Developer: LightBox Interactive & SantaMonica Studios
Publisher: Sony Entertainment
Release Date: May 10, 2012
The Short: Starhawk has a forgettable campaign, but includes a robust Build-and-Battle mechanic which makes the multiplayer truly shine, and will keep you coming back for more.
Starhawk is a new Sci-fi Western third-person shooter PlayStation 3 exclusive, with a unique build-and-battle system.
Starhawk is set in the future, in the far reaches of space known as the New Frontier, where factions of humanity battle over the most valuable, yet very dangerous, resource known as Rift Energy. Colonies of Rift miners, called Rifters, have been harvesting the Rift Energy for profit. Threatening the Rifters are the Outcast, humans who have been mutated from excessive exposure to the Rift Energy. The Outcast now believe the Rift Energy is sacred and are devoted to protecting it at all costs.
As you acquire this energy, you can summon structures from space, including supply bunkers, sniper towers, land and vehicles, repair arms and much more, creating a dynamic battleground. This build-and-battle system is what sets Starhawk apart from its competitors.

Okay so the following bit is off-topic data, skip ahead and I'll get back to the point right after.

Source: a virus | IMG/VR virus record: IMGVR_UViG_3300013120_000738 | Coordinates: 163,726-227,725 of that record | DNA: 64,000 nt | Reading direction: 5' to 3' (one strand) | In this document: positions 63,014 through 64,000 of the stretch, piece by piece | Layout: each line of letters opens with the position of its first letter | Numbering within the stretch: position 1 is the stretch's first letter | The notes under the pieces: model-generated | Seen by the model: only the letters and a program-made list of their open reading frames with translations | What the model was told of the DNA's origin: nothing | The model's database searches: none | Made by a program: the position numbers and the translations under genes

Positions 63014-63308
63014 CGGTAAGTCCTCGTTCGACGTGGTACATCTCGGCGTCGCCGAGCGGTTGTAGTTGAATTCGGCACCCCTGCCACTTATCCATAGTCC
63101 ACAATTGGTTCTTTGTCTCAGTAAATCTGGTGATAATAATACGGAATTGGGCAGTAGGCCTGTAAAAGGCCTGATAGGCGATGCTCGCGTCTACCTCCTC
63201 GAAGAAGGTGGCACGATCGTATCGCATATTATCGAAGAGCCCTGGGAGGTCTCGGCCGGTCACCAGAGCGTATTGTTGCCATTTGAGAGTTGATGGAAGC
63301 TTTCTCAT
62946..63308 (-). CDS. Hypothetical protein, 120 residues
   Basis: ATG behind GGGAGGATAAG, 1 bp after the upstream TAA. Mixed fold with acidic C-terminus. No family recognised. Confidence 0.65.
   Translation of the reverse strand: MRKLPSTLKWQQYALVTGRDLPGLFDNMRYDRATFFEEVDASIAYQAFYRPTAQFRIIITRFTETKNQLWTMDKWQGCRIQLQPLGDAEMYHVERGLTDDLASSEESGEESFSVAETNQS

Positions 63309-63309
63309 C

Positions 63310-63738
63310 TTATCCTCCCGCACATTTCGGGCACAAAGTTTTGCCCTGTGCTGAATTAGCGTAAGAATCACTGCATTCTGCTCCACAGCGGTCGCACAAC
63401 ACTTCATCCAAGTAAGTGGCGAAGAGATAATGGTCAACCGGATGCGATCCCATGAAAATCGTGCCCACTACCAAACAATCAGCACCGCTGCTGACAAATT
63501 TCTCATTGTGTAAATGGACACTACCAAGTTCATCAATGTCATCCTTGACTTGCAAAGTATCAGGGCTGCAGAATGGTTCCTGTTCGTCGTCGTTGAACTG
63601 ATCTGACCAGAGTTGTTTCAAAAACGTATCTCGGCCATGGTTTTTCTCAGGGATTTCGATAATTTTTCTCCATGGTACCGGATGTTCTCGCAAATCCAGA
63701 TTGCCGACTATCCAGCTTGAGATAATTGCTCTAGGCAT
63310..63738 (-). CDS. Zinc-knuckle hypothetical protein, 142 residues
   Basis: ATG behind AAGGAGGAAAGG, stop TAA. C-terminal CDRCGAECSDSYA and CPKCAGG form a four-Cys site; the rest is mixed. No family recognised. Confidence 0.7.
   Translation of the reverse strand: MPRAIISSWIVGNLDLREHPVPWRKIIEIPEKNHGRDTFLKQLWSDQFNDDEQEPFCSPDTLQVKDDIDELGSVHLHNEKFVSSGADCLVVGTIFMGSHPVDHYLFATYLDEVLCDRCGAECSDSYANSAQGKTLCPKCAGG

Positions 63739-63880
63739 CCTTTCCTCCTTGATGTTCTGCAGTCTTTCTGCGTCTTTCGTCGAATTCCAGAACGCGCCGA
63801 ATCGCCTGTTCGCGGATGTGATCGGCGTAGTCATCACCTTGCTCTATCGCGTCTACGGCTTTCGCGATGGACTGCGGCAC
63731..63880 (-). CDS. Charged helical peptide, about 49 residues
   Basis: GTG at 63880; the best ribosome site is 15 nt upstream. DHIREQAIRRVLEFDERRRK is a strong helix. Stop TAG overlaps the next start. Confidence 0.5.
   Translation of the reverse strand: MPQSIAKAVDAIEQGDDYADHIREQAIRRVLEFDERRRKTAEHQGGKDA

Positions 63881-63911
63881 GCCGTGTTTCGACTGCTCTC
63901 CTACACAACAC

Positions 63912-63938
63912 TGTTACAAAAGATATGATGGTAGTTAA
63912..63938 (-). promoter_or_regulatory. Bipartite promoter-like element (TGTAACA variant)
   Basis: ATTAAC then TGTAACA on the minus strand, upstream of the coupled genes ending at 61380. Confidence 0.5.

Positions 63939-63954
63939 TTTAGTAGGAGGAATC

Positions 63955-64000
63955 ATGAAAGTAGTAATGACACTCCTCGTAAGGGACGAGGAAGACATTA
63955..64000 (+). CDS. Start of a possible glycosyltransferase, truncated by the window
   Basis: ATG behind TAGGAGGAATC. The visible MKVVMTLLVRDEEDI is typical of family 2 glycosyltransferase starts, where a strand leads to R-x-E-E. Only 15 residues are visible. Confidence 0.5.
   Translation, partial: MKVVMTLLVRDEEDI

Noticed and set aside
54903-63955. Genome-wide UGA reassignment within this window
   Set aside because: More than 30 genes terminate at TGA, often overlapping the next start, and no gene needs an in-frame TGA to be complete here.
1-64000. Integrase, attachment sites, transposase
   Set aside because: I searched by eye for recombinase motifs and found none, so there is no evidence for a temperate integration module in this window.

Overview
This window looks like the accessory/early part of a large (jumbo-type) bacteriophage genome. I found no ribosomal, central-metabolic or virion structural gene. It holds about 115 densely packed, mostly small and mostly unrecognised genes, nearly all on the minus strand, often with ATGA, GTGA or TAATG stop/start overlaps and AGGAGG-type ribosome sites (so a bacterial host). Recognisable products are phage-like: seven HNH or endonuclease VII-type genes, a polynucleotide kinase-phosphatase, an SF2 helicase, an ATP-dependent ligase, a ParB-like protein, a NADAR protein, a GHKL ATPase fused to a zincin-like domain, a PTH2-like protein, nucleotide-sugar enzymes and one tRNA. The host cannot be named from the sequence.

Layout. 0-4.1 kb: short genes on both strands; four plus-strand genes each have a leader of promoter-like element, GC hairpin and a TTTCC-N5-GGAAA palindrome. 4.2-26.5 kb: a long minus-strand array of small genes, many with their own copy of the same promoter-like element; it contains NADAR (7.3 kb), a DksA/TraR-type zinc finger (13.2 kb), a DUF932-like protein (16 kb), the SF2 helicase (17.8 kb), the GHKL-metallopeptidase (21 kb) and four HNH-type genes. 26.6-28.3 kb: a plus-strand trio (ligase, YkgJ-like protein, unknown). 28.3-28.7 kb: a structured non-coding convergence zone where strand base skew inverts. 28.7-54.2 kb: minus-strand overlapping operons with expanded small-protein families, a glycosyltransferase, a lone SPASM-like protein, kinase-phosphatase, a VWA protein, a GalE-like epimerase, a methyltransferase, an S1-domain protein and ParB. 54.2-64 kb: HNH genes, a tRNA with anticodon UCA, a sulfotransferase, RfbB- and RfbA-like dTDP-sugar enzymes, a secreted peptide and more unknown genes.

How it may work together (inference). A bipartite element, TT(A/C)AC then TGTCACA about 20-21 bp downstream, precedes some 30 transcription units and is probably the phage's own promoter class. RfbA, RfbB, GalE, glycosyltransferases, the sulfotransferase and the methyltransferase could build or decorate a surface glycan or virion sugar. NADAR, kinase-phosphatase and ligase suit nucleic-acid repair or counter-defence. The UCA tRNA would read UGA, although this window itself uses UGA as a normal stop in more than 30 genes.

The campaign, expectantly acts like a tutorial for the mechanics, slowly introducing new structures to summon and different strategies. However, don’t assume these mechanics make the game is horribly complicated, it is actually fairly simple, and relies on good action just as much as strategy.
The story in Starhawk, while having a concrete premise, is the game’s biggest let-down and never really takes off. The game’s story is told in between missions and switch between past and present slowly revealing more about the main protagonist. The cut-scenes are shown in a cartoon like style and are good enough for what they are trying to achieve.
Emmett Graves, a former rifter, is infected from the Rift Energy, but not to the point where it has fully taken over him, it gives him super-human strength to take on the jobs that no one else would be able to. He has been ostracized from society and therefore has returned to the world of Rift Energy as a hired gunslinger. The game quickly reveals that his brother is the leader of an Outcast group, devoted to stopping the humans from mining the Rift Energy. Due to the whole premise, I feel the game could have created an interesting dynamic between all the characters and factions, but instead it falls flat and portrays Emmett as the typical angry guy who doesn’t care about anyone.